Choosing the Right Boxing Gloves for Hitting Bags and Pads
From the YouTube Channel, Gear Guru Alex shares the ins and outs of choosing the right type of glove to use for hitting bags or doing pad work. To start off with, he shares that a very common glove purchase is, in fact, a 4oz MMA Competition Glove.
The issue with a lot of the gloves that Alex talks about, and an issue he will say in the video, is that a lot of the gloves people use to hit bags are NOT bag gloves. They're marginally better than using bare knuckle, but all in all, a lot of people are making this mistake when it comes to choosing a good bag glove. The 4oz MMA glove is fully intended for MMA fighting in competition. The second MMA glove, is the slightly bulkier MMA Sparring glove. This glove is, like the name suggests, built for sparring and will disintegrate dishearteningly quickly if used for hitting a bag or pads for any length of time that you would use a regular bag glove for.
Moving onto the dedicated Bag Gloves, when used in conjunction with a good wrap that's focused on the knuckles, can work for almost any angle of striking that you could hope for. Alex draws a comparison in this vein to the 4oz MMA Competition glove, and points out that a lot of bag mitts have a similar level of padding, albeit a little further spread out which makes a dedicated Bag Mitt a preferable alternative to MMA level competitors who will be training and using a bag and/or pads.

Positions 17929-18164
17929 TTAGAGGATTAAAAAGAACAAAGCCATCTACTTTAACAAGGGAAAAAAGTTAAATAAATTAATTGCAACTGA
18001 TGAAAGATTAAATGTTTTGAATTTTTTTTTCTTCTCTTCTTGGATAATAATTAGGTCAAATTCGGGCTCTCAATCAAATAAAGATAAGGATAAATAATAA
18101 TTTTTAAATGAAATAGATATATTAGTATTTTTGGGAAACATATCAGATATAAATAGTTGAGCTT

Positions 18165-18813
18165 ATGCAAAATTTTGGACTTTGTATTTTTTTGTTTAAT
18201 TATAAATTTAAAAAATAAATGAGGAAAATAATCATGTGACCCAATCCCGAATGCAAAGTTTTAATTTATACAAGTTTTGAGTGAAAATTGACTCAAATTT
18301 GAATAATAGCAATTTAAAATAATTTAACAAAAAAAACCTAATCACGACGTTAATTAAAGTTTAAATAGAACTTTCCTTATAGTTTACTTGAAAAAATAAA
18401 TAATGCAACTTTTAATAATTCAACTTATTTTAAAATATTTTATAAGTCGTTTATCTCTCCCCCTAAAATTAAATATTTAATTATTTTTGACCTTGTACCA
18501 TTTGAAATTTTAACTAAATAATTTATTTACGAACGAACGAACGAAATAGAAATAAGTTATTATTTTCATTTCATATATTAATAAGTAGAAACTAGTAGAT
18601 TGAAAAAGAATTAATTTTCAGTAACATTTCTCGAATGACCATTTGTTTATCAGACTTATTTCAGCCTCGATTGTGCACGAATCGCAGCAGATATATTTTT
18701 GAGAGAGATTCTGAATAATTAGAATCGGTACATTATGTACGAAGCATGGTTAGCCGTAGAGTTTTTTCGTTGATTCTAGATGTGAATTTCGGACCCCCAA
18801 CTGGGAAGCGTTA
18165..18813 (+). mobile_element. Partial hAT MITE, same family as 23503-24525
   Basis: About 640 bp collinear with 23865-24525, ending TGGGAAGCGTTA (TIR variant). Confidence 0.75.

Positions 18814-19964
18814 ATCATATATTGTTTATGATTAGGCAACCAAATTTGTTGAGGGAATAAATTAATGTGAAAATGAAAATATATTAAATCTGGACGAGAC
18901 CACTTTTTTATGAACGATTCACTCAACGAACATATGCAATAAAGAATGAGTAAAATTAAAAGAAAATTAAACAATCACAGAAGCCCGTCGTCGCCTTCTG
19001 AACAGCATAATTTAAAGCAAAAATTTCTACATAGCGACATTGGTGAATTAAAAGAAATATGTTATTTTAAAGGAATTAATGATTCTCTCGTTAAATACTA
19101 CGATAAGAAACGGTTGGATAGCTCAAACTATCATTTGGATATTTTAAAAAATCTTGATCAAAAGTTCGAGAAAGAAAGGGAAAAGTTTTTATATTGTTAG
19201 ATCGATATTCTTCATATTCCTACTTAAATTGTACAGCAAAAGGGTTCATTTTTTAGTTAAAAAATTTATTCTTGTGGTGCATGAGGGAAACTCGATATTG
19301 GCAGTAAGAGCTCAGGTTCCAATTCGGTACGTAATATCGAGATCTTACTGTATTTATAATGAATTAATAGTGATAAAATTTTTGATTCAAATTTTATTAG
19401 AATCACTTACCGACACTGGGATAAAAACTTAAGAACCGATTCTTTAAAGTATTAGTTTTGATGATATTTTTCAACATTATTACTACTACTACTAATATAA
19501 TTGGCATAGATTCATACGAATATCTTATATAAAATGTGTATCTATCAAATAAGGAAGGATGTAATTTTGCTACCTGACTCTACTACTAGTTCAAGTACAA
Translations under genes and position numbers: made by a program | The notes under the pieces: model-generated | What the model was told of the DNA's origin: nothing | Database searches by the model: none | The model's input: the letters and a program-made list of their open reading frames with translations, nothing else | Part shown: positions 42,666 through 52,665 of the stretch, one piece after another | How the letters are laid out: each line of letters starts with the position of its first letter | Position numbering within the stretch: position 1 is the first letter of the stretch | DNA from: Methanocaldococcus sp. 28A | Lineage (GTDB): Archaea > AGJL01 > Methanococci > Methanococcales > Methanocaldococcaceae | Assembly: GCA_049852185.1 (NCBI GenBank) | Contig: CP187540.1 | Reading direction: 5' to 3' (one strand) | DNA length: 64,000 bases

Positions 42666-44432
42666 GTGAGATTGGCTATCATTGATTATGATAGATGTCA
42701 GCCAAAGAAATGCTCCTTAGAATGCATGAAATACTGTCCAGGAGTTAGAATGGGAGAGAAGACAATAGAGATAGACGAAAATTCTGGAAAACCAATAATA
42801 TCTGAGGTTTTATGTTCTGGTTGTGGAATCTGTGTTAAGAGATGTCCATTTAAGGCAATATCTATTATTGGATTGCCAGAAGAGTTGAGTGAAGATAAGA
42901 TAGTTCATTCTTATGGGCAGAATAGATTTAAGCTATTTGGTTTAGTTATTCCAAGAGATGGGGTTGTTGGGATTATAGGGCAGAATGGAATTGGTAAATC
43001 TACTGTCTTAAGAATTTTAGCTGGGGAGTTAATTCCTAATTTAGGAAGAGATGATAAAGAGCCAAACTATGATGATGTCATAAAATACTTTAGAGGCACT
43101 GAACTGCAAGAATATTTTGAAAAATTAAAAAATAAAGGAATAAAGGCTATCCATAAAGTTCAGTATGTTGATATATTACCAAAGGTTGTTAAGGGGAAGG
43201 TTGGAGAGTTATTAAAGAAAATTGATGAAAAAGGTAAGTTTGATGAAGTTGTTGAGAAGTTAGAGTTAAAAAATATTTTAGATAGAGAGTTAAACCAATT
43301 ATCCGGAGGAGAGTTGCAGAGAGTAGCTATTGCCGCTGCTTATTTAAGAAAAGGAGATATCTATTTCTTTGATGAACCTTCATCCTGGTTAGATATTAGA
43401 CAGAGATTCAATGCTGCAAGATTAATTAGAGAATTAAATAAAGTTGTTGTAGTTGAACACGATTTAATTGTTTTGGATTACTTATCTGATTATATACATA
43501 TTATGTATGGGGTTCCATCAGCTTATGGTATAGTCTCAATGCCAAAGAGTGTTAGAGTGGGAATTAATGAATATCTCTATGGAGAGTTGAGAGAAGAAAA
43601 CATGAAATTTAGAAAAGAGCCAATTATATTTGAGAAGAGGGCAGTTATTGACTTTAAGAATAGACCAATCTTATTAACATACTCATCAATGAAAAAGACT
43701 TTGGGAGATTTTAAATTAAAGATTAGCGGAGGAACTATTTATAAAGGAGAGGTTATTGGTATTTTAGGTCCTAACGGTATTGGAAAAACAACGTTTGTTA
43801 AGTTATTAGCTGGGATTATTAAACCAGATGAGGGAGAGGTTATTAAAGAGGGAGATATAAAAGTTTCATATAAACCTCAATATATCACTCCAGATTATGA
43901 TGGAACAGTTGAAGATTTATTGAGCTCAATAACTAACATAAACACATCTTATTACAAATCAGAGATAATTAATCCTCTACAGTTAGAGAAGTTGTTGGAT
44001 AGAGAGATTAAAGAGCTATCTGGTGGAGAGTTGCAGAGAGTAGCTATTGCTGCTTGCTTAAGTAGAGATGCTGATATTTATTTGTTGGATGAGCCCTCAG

The boxing gloves are up next, with the Fairtex BVG9, which was Fairtex's attempt at a western Boxing Glove rather than a Muay Thai Glove. The ins and outs of this glove, is that it's light on padding. A criticism Alex has mentioned once or twice in the past has actually, this time, turned into a positive, as when combined with a wrap, the BGV9 is an ideal glove for hitting bags and pads with. Although expensive as a dedicated bag glove, the regular boxing glove also serves double duty if you have other purposes for the glove like technical work with a partner, or sparring.
A quick word about sizing, generally there's more preference involved, but between a 14oz and a 16oz is a good size if you're using your gloves for more than just hitting bags, as it does help with keeping the hand protected with sparring and against certain punch bags like the Century BOB. Lower sizes like 8oz or 10oz are generally better for targeting.
- Luke Hopkins